Posts Tagged ‘Paradox’

Crusader Kings II And More In Humble Paradox Bundle

Fine PC publisher Paradox have joined up with those Humble Bundleers to offer a pay-what-you-want bundle of- hey, haven’t we done this before? So we have! I think this latest Humble Paradox Bundle is better than the first, though.

As ever, you get a selection of games from a list including Crusader Kings II, Magicka, Knights of Pen & Paper, and Europa Universalis IV depending on how much you cough up.

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Wot I Think: Magicka – Wizard Wars

After a year of Early Access, Magicka: Wizard Wars [official site] has finally graduated from Hogwarts. We’ve already shared our thoughts on various versions of the game but there’s still plenty to say about this maybe-a-MOBA and its complex combo-based elemental magic system. Here’s wot I think.

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Breaking History: A Crusader Kings II Journal – Part One

Let’s Play Crusader Kings II [official site]. Or rather, let’s watch Crusader Kings II play itself.

Partly inspired by the ongoing Civ V AI Battle Royale and partly by my own longstanding interest in the interplay of game mechanics without player intervention, I’ve decided to run a Crusader Kings II campaign, beginning at the earliest possible start date. I’ll be running the game in observer mode – that is to say, there will be no human player – and I’ve drawn up a set of rules to govern which parts of the world I’ll be observing most closely. Empires will rise, Kingdoms will fall. The mighty will end up rotting beneath carparks in Leicester.

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Collaborative Storytelling In Pillars Of Eternity

I take roleplaying seriously. That’s not to say I have a cupboard full of lucky dice or a handcrafted elven tunic – what I mean to say is that when I play an RPG, I try to make all of my decisions based on my character rather than the systems. I’ll pass up a huge pile of loot if I don’t think that taking it would be in-character. Roleplaying is a performance of sorts and Pillars of Eternity [official site] encourages my particular approach to the genre by combining a huge, tightly scripted plot with systems that go some way toward mimicking the best qualities of a human Dungeon Master.

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Mega-City One: Skylines Breaks Paradox Sale Records

Cities: Skylines [official site] has sold 250,000 copies in the 24 hours since launch, including preorders as day one sales. That’s more than any other Paradox game in the same period – Europa Universalis IV surpassed 300,000 sales around six months after release – and around a quarter of SimCity 2013’s first fortnight of sales.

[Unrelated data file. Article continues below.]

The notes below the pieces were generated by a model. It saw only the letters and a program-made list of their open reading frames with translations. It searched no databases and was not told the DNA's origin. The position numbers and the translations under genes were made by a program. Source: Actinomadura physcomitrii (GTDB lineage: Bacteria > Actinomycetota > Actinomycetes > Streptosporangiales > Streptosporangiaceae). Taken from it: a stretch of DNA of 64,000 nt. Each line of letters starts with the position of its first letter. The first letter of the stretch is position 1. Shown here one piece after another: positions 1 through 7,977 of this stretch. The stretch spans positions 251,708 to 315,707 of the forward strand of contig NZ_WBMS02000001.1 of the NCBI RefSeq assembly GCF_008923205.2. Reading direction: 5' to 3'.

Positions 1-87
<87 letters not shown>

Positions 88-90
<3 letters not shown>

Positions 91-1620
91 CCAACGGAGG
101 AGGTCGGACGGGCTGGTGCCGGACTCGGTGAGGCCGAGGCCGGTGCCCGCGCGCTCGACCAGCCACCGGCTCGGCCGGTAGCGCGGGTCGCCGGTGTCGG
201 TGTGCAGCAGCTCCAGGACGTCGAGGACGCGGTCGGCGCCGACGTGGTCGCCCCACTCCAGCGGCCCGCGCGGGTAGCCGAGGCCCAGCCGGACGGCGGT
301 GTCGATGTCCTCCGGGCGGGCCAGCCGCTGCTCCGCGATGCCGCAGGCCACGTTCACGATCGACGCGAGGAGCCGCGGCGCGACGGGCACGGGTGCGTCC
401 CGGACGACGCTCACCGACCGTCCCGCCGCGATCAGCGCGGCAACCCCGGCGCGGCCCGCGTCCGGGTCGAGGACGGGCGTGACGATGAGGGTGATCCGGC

Paradox are understandably pleased by the reception but they’re already looking to the future of the game. When I played it before release, Colossal Order CEO Mariina Hallikainen told me that the team already had free content lined up – features that weren’t quite ready for release, including tunnels. Support should continue for years though, as with Paradox’s grand strategy mainstays, and will come in the form of paid expansions and free patch updates.

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Wot I Think: Cities: Skylines

Cities: Skylines [official site] feels like the response to a question. That question is “what, exactly, do people want?” By contrast, 2013’s SimCity felt like the response to an order: “make them do this.” I don’t wish to get caught up in criticising the controversial EA city-builder, especially in light of the all-but-closure of its longstanding developer Maxis this week, but the ethos of these two games is so very different, even though they’re both in theory offering the same scenario: design a city from the ground up, keep it running, make it richer, make it grander.
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Subverting The Nazis: Alternative Hearts Of Iron Playstyles

Hearts of Iron [official site] is the one Paradox grand strategy series that I’ve been unable to befriend. Partly that’s because it’s a more guided experience, a game about a specific war rather than a historical sandbox and it’s partly because of the micromanagement involved in production and resource chains. Hearts of Iron IV might change that, with its cleverly streamlined factory operations and improved minor nations. More on that later this week.

First of all, I wanted to discuss the difficulty of playing the bad guys.

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